thearchy

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English[edit]

Etymology[edit]

From Ancient Greek θεαρχία (thearkhía), from θεός (theós, god) + -αρχία (-arkhía, rule, ruling).[1]

Noun[edit]

thearchy (plural thearchies)

  1. A government ruled by God or a god; a theocracy.
    • 1643, Subject of Supremacie, 42:
      There ends Monarchy as a Thearchie, or divine dynastie.
    • 1643, Maximes Unfolded, 8:
      Thearchie, or Gods Government in Families, a Nation, and all Nations.
    • 1863, G.J. Whyte-Melville, Gladiators, I 254:
      [The Jew's] belief in that direct thearchy, to which he was bound by the ties of gratitude.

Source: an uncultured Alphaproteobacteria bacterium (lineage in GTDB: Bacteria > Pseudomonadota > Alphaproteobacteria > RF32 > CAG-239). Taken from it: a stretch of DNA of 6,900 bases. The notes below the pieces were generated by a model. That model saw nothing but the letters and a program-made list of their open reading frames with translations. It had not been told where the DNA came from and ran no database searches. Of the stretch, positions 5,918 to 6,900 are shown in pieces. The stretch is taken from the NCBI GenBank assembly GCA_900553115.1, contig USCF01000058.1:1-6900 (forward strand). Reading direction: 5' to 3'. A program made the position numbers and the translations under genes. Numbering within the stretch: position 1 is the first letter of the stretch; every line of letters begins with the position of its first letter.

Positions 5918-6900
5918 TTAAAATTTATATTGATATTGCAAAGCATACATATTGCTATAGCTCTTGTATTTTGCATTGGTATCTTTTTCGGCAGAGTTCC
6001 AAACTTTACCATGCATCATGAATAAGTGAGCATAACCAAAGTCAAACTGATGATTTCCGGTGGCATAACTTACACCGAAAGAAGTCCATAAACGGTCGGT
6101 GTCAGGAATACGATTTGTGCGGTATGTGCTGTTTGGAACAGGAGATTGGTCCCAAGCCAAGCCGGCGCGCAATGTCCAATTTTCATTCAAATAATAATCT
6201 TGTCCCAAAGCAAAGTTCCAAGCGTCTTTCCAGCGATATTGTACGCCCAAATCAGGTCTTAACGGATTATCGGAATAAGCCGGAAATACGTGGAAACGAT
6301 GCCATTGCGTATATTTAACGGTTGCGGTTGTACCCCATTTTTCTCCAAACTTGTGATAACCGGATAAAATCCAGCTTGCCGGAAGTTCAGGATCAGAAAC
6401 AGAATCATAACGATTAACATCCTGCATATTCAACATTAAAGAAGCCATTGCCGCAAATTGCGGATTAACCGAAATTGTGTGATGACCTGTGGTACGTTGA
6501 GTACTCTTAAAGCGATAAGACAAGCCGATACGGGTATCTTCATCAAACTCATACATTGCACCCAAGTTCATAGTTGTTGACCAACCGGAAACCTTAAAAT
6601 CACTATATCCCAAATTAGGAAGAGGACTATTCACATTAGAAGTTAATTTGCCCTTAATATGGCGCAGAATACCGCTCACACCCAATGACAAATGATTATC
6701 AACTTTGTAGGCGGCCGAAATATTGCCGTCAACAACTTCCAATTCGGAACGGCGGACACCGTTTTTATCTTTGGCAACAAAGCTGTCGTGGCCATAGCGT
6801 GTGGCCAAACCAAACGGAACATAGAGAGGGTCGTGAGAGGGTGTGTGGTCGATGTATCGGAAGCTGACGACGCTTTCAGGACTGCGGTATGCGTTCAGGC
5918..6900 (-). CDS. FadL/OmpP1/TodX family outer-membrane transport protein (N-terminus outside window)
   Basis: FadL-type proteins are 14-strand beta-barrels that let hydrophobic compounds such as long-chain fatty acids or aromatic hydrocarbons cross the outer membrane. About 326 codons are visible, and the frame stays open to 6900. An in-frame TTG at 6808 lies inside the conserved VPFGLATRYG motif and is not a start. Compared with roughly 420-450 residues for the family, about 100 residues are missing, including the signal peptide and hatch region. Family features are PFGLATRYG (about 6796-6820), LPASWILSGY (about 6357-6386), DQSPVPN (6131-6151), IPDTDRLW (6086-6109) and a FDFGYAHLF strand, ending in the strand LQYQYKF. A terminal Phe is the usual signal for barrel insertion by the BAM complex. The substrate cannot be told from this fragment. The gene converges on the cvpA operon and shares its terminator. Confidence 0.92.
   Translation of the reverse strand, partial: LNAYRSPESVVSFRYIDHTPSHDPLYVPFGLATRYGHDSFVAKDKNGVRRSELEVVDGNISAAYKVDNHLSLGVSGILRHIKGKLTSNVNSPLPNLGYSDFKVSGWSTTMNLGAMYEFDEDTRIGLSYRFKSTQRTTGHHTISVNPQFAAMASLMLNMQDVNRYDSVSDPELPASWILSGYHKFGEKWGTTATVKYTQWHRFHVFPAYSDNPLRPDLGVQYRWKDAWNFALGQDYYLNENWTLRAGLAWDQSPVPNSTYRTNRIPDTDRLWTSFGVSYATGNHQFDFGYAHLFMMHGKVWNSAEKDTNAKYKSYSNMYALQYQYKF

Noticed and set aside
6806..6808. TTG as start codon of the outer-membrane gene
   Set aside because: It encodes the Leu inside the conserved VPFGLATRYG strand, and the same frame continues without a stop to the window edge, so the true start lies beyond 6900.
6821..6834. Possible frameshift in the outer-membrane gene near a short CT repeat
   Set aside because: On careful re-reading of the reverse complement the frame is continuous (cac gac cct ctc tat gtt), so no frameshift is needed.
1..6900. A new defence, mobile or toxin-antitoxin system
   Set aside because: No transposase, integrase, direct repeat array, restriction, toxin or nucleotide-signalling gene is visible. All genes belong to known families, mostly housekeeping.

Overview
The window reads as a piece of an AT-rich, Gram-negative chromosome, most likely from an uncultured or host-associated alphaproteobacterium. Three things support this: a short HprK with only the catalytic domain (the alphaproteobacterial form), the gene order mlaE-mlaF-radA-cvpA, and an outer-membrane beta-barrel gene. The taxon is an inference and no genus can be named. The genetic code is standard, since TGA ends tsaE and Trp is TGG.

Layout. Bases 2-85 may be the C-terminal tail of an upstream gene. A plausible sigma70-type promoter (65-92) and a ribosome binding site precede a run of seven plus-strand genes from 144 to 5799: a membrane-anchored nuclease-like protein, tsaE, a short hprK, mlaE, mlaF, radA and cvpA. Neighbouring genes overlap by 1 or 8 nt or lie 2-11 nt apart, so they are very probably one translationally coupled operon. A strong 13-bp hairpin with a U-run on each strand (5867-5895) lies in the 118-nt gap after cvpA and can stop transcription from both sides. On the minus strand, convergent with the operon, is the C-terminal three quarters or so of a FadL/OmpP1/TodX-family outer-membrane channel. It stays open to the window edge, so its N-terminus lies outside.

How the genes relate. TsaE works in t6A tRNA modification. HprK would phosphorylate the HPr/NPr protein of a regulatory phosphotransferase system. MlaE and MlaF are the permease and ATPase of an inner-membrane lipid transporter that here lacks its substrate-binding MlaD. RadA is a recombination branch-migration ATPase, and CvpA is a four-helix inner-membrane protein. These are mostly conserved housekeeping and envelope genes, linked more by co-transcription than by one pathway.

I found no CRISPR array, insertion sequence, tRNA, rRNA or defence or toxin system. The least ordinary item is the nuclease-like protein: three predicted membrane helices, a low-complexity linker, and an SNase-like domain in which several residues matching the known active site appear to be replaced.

2. A system or ordering of deities. (Compare pantheon.)
    • 1852, P.J. Bailey, Festus, 11:
      From rank to rank in Thearchy divine, We angel raylets gladden in thy sight.
    1876, W.E. Gladstone, Homeric Synchronism, 245:
    Pan was one of the younger gods in the Hellenic thearchy.
    • 1899 Dec. 1, Literary Guide, 178 1:
      When Jesus entered upon his ministry, the Olympian thearchy...was already tottering to its fall.

Related terms[edit]

Anagrams[edit]

References[edit]

  1. ^ Oxford English Dictionary. "Thearchy, n."